Image of a pen on a notepad

T4 -- Totally True Travel Tales: A Prison Refi

T4 Is an ongoing series of hard-to-believe but true encounters traveling to our signature at-home closings. For more than 10 years we’ve been taking the closing anywhere that’s convenient for the client – literally anywhere. So, we have unintentionally amassed quite a few crazy stories that didn’t seem humorous at the time, but in hindsight, they certainly offer us a good bit of levity. Like they say, “you can’t make this stuff up!”

A veteran closing attorney with plenty of “at-home” solution experience, Jana Paterson has racked up her share of strange on site tales, including closing for a borrower in a hospital ICU bed. Today’s crazy story is about Jana going to prison to complete the transaction…just another example of how Cook & James will go to nearly any convenient, or necessary, location to bring the closing to our clients.

That’s right. Jana went to prison to make sure a closing came off without a hitch. Here’s how it went down.

It was years ago, but none of us, including Jana, recall anything remotely out of the ordinary as we prepared, finalized and handed the file off a few days before closing. As we began making the final logistical arrangements however, we found out that one of the parties was in the Henry County Jail and that’s where a portion of the closing needed to happen.

Our surprise didn’t hold a candle to Jana’s, who was our attorney scheduled to do that closing. Just imagine the alarm bells in her head! But we talked and calmly researched the scenario and, while we all agreed it was highly unorthodox and super awkward, we realized it was completely safe. And why shouldn’t someone incarcerated still be afforded the dignity to be able to complete a refinance? So off Jana went to prison to close this transaction.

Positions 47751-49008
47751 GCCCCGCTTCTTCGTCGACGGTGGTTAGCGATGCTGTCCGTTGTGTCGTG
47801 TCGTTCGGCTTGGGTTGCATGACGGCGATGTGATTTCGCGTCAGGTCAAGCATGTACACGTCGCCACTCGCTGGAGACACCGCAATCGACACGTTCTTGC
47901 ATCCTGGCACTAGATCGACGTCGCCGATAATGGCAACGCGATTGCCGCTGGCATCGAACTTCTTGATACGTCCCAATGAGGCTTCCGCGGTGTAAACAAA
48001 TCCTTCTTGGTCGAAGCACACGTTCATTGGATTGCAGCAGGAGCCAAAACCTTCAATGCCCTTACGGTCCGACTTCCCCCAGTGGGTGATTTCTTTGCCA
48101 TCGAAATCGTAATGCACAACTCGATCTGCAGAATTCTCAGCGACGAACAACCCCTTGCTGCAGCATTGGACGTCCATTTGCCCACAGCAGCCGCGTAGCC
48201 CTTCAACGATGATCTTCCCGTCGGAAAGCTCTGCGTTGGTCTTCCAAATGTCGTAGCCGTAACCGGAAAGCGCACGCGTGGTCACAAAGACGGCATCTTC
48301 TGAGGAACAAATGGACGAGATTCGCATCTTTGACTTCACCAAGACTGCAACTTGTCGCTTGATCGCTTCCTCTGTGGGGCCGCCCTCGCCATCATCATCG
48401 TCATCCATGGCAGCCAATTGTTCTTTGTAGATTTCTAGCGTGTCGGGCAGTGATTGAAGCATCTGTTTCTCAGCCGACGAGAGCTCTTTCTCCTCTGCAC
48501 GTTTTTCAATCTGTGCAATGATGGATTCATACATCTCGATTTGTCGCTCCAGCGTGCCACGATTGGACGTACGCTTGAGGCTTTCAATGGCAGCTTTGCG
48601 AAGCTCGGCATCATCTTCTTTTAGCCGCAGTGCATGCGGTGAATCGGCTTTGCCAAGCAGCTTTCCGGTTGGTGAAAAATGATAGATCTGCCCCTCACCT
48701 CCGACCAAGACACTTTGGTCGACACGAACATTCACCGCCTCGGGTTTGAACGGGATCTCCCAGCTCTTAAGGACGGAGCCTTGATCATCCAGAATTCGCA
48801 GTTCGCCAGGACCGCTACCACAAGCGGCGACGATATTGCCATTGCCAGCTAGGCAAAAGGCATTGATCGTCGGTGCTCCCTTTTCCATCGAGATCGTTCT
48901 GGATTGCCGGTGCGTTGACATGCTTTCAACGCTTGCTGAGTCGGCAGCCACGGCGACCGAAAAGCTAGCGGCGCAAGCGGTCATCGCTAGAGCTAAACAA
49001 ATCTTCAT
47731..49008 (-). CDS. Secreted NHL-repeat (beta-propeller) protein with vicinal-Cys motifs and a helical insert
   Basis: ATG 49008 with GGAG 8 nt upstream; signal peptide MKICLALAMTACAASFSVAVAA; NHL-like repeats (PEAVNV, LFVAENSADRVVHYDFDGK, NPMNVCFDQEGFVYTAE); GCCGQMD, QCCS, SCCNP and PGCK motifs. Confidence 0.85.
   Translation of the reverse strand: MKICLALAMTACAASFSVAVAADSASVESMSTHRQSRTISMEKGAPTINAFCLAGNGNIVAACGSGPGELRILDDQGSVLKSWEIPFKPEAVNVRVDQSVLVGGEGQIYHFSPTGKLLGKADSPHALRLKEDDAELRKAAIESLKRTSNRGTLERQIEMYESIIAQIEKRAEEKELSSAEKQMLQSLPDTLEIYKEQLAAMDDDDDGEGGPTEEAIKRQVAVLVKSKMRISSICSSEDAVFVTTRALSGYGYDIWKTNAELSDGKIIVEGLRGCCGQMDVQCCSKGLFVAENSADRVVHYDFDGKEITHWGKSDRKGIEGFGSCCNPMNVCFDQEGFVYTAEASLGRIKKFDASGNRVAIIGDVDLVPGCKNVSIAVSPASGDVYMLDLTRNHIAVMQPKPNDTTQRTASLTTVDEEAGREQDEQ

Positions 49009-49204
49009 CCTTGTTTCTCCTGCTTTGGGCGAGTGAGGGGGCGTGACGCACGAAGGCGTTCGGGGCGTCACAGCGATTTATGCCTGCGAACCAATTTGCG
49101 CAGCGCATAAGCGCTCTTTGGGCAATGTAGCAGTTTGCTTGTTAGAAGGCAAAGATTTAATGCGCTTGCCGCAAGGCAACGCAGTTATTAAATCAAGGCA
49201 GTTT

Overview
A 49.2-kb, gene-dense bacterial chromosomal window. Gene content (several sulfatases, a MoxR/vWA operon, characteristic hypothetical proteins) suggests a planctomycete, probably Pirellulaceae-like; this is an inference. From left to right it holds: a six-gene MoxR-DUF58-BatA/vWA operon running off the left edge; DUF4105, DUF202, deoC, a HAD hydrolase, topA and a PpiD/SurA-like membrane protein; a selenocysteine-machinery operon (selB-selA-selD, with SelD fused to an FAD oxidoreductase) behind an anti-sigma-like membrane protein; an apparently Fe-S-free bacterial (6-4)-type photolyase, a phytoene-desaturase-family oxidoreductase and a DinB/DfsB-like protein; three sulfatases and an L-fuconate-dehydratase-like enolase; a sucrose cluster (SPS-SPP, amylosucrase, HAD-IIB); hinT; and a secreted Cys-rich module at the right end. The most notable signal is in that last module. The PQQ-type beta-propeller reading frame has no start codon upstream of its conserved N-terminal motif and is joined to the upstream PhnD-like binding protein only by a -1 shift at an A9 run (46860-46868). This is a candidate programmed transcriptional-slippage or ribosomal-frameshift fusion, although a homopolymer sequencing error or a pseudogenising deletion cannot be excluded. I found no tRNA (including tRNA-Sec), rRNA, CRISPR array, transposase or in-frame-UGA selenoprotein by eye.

As she approached, driving beside fencing and razor wire, she said she felt a little like she was on a movie set. It was all just so strange. With more than a little trepidation, she checked in, showed the guards all her appropriate identification and explained the reason for her visit. Each time she advanced to the next check point, she was at once thankful for all the metal detectors and a little wigged out by them. But she felt safe.

The one item that seemed to cause quite a bit of interest was her pen. The guards let her know in no uncertain terms that, while she was allowed to have this writing instrument and let the borrower/inmate use it, they’d be watching. And that pen had better leave the jail with her.

She waited in the room with those huge windowpane dividers you see in the movies for what seemed like an eternity (really only like 20 minutes). Finally the borrower was seated opposite her, separated by that glass. After brief but cordial, kind introductions, Jana began sliding paper and pen through the little window over and over, through the glass partition barely big enough for said pen. She explained the documents per usual as the borrower signed the appropriate spots and slid each paper back. Over and over through the little opening until the transaction was complete.

All the while, vigilant guards eyed that pen. As Jana collected all the transaction paperwork and left, she made sure to hold the pen in clear view with a smile just to reassure those guards that absolutely no funny business had occurred. She followed the rules and definitely took her pen home with her.

So, the morale of this story is, despite even being in jail, business marches forward and the Cook & James team will go to just about any lengths to get the job done. This particular client deserved a convenient, respectful closing to refinance his home, just like anyone else, and Jana was just the closing attorney to bring “at home” to “at prison.”

I guess in real estate closings, just like in show biz, the show must go on. Even if it is at the Henry County Jail.